When telecoms giant BT proclaims its strategy is broadband first and telecoms second, it is easy to see why Tiscali’s UK assets are being eyed by brands eager to build or break into the sector.
Yet analysts warn that offering broadband alone – or broadband and telephony alone – will no longer be enough. Market leader BT offers a triple play, with its IPTV service BT Vision. Cable company Virgin Media offers up to four services, including mobile, while BSkyB, which has the UK’s fastest-growing broadband service, also bundles TV and phone services. France Telecom-owned Orange, which offers broadband, is expected to offer an IPTV service “imminently” and already does so in France.
BT’s first-quarter results last week reported a 30% increase in residential broadband customers. A BT spokesman says the company’s strategy has been to put broadband at the hub of its offering and telephony second.
Analysts say Vodafone is primed to take on Tiscali’s UK broadband business, which has 1.7 million broadband customers, after reports that an approach by Charles Dunstone’s Carphone Warehouse has been rebuffed. Had Carphone Warehouse, with 2.7 million customers, snared the business it would have leapfrogged market leader
BT, which has 4.25 million customers, and second placed Virgin Media.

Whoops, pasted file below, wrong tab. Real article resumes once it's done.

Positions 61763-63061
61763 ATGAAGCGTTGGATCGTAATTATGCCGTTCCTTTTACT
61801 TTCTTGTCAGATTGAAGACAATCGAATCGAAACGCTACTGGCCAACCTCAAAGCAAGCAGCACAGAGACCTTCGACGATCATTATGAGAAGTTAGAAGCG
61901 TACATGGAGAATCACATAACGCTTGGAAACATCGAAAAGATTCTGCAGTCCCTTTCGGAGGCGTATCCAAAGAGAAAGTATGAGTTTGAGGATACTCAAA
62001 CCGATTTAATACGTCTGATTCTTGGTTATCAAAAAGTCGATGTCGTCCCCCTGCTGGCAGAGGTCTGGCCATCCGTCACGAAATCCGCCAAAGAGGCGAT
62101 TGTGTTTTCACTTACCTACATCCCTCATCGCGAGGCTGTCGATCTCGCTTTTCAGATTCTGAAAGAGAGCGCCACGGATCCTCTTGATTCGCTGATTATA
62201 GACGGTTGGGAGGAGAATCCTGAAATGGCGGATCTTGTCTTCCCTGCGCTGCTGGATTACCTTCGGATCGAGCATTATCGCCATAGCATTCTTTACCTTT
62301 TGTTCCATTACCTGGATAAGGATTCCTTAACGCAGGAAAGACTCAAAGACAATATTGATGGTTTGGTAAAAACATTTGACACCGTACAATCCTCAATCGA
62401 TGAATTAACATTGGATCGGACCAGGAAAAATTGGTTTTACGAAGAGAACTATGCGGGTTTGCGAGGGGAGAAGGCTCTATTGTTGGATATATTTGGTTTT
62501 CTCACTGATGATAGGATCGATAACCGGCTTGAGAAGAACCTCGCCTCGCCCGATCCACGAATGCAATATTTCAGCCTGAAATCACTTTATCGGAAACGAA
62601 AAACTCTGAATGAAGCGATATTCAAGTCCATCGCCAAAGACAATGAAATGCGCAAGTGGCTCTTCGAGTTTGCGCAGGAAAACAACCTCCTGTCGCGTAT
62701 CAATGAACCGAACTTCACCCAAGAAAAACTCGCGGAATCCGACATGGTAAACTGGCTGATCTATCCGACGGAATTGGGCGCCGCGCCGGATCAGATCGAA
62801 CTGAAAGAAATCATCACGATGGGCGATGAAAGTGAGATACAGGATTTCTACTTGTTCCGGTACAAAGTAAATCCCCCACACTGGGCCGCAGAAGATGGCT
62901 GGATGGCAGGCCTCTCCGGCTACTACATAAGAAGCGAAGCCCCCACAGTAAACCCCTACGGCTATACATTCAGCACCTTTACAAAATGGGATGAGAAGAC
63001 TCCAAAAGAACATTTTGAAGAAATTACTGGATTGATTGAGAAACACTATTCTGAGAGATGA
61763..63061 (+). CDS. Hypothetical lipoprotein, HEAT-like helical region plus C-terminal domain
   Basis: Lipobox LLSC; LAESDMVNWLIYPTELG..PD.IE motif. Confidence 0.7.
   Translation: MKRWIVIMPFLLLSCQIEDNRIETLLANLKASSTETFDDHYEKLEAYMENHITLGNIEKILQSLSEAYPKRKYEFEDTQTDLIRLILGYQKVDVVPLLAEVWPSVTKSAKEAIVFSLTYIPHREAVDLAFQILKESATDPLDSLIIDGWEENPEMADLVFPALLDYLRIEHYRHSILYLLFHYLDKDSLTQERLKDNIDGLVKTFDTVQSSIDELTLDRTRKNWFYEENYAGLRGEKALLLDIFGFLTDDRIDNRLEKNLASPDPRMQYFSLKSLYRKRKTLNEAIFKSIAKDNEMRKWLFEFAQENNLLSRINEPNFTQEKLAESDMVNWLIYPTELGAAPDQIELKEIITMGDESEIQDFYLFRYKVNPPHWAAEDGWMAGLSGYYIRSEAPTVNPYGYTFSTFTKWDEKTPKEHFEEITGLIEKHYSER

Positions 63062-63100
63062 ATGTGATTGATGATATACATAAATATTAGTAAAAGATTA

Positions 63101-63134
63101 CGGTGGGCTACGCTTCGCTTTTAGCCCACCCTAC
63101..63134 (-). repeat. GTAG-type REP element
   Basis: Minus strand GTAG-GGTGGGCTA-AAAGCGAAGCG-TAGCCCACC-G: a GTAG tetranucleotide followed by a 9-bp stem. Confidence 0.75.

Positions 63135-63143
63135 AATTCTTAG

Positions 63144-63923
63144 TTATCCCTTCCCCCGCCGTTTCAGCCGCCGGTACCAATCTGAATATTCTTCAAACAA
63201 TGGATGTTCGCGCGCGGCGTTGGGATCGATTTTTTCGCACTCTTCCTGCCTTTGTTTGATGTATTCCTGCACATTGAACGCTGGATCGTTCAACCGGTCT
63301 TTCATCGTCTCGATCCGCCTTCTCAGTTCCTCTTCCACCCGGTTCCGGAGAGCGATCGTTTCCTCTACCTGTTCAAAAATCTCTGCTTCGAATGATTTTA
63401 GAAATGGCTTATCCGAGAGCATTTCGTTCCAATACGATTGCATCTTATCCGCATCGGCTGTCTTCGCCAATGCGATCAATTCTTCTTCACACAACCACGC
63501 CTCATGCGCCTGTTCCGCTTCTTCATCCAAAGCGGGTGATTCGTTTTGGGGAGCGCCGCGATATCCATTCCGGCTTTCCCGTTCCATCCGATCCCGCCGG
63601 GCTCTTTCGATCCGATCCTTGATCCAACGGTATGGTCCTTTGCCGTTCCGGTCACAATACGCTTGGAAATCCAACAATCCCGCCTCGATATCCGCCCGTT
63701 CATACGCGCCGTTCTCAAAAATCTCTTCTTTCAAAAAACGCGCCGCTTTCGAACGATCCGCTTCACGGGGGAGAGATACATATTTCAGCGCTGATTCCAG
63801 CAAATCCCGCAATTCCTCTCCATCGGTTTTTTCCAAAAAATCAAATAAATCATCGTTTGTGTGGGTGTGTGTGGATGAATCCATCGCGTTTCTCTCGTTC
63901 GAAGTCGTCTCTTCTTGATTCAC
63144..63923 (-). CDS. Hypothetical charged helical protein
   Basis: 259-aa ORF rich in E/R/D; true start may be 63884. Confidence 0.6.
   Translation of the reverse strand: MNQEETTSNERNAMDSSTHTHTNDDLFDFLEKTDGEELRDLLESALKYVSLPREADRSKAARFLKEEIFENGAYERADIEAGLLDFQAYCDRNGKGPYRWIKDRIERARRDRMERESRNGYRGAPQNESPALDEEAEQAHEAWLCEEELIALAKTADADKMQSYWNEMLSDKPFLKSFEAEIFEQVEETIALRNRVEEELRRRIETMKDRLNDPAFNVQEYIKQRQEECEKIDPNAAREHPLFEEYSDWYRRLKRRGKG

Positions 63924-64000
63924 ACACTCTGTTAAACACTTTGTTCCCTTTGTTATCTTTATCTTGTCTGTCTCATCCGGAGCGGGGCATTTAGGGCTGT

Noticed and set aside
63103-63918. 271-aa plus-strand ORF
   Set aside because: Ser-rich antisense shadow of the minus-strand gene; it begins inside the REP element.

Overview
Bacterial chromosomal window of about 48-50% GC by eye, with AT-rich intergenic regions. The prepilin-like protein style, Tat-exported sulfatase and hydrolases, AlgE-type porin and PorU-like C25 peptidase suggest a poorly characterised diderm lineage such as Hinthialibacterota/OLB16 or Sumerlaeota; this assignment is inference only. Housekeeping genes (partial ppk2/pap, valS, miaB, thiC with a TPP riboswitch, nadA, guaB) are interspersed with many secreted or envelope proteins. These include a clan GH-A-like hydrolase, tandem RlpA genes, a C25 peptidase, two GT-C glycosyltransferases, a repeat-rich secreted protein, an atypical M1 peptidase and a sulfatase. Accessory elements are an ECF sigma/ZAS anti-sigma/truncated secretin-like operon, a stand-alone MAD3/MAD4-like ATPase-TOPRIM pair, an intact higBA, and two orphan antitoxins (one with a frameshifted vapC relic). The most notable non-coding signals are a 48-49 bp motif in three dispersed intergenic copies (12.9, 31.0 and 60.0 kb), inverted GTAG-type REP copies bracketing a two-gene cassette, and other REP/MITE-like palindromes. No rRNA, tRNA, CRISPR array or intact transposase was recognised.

Virgin Media and BSkyB are also mooted to be on a shortlist of six for the Italian broadband company, which has a market value of about £1.13bn and UK assets worth over £550m. Vodafone already has fixed-line assets in Italy through its acquisition of the Tele2 business last year. It provides some broadband in the UK through a wholesale deal with BT, although some question whether its UK strategy is too little, too late.
Martin Olausson, Strategy Analytics director of digital media strategies, says Vodafone may struggle to be a key player, even with Tiscali. He adds: “It’s very late in the transition, but the next step will be for providers to offer more telephony as well.”
He says that market consolidation is inevitable over the next few years, particularly in the “fragmented” UK market. He says: “Any big market cannot afford more than four key players.”
This, despite a growing market. Strategy Analytics director of broadband Ben Piper predicts UK broadband subscriptions will increase by 3.6% between 2008 and 2012, to 42 million users.
Olausson says in the long term key providers will have to include “triple play” – TV, telephony and broadband – and that the next provider to watch will be Carphone Warehouse: “It is offering broadband and telephony – a dual-play, rather than triple-play. It needs to address that or get out of the market.” Tiscali, which houses former Homechoice IPTV service Tiscali TV would have offered this.
Piper says the next step for providers is to move into “quad-play”, where services such as home security will be added to the triple-play format.
Ovum principal analyst Michael Philpott concurs, but adds: “There is still a lot of discussion about moving to quad play, but it’s hard to make the link between mobile devices and broadband.” He suggests that mainland European markets such as France are more advanced: “You could certainly see a vision of the future where there are three major players. With the mobile players it is a question of whether they can break into the broadband market.”
The broadband market in the UK is close to consolidation. Brands such as Vodafone will need to step up and fight, but face a struggle to become big players in an all-in market moving swiftly towards a bundled offering.